The purists were probably sharpening their knives. Here, after all, was Jim White, famed Australian rock drummer, taking the traditional music of Crete back to Greece, and, being one half of just a duo with George Xylouris’s laouto and baritone voice, there was nowhere to hide.
“I was apprehensive,” White concedes of that first time in the homeland of the unlikely duo’s music. “I didn’t know how it was going to go there, but people really embraced it.”
Just as the country’s countless diaspora around the globe have done. “We’re pretty hard-pressed to have a show where there are no Greeks in the audience – along with the rock-and-roll people,” says White. “In some cities it’s quite a big presence, and that’s always a great show, because the two audiences sort of feed off each other, and it’s amazing at times when everybody’s dancing.”
The duo’s music mostly consists of the traditional songs of Crete, powerfully sung by Xylouris, and accompanied by his amplified (lute-like) laouto and White’s primal drumming. Best known as one third of Dirty Three, White has played with artists as diverse as Lou Reed, Smog, Neil Young, Nina Nastasia, Marianne Faithful, Mary Margaret O’Hara, Anna & Elizabeth and innovative new acts like More Up a Tree and the Double. A crucial collaborator has been Cat Power. “I ended up playing with her for many years off and on,” he says, “and made a number of records. That was a really interesting time, when she was unknown, and to hear that music coming.”
With Dirty Three (completed by violinist Warren Ellis and guitarist Mick Turner) active only intermittently, Xylouris White has become the latter’s main focus. The pair first met back in the 1980s, and quickly became fans of each other’s work, with Xylouris sometimes sitting in with Dirty Three, and White having Xylouris’s work on high rotation.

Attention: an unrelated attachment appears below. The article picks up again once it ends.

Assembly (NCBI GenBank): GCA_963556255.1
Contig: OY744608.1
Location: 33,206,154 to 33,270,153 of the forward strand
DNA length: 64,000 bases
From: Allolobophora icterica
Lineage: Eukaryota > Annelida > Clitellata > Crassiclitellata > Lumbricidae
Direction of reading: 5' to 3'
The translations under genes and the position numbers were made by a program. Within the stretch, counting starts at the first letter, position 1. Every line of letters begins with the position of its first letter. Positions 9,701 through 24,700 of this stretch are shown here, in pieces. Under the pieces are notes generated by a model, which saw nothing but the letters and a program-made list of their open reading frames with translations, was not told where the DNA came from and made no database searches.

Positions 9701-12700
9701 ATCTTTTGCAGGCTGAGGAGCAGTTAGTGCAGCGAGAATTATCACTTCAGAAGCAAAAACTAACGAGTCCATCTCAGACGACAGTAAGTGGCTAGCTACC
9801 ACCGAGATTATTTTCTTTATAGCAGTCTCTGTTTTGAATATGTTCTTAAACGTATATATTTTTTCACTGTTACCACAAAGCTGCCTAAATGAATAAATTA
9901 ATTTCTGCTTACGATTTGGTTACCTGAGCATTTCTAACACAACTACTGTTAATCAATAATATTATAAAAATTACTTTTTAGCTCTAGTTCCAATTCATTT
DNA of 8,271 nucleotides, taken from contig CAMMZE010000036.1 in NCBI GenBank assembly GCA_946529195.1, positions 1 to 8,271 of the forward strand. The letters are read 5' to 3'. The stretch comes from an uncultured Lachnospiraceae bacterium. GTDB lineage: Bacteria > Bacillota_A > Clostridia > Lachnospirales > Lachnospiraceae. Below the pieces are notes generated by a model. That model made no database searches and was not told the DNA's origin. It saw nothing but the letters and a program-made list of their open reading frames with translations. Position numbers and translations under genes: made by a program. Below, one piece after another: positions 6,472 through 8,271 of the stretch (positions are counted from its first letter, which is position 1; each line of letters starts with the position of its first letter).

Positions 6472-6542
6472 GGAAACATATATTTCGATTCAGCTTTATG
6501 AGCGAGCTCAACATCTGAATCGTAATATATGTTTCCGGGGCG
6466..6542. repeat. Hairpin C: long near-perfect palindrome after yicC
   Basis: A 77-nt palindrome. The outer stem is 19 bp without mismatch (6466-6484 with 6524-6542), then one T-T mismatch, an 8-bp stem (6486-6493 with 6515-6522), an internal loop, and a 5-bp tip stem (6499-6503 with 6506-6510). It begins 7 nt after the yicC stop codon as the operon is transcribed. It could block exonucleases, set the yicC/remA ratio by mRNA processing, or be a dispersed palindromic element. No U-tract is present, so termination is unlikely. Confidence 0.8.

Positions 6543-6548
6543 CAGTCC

“I had this sort of gestation period of Cretan music for 20 years,” he says, “never considering that I would play it. Hopefully some of it got into me.”
It would seem it did, because when they finally began playing together five years ago, White, among the most distinctive drummers alive, found he could add a unique perspective to this ancient music.
“We both want to bring this feeling like it’s new,” he says. “That’s very much I think the theme of Xylouris White: it’s kind of very old and new. I understand that on paper there’s this Cretan guy and this Australian guy, and it sounds like it could be artificial, but it’s not.”
White taught himself to play listening to the likes of the Saints and Aretha Franklin, and part of his distinctiveness is his complete amalgam of energy and nuanced artistry, so traces of the likes of Keith Moon and John Bonham mingle with hints of the legendary jazz drummer Elvin Jones, making him that rock-drumming rarity: a fluid and intuitive improviser. “Since I started playing live when I was 18 or whatever I’ve been asked if I was a jazz drummer,” he says, “and I don’t think I’ve ever played a jazz gig in my life.”
White ended up in New York 20 years ago after Dirty Three sought a wider audience than was afforded by Melbourne pubs. “We kind of goaded ourselves,” he says. “We wanted to go and take that adventure. I lived in London for a little while, then I went to Chicago, and then to New York. I really enjoy my musical life. I’ve just been doing a lot of things that are based in America over the years, and have stayed there.”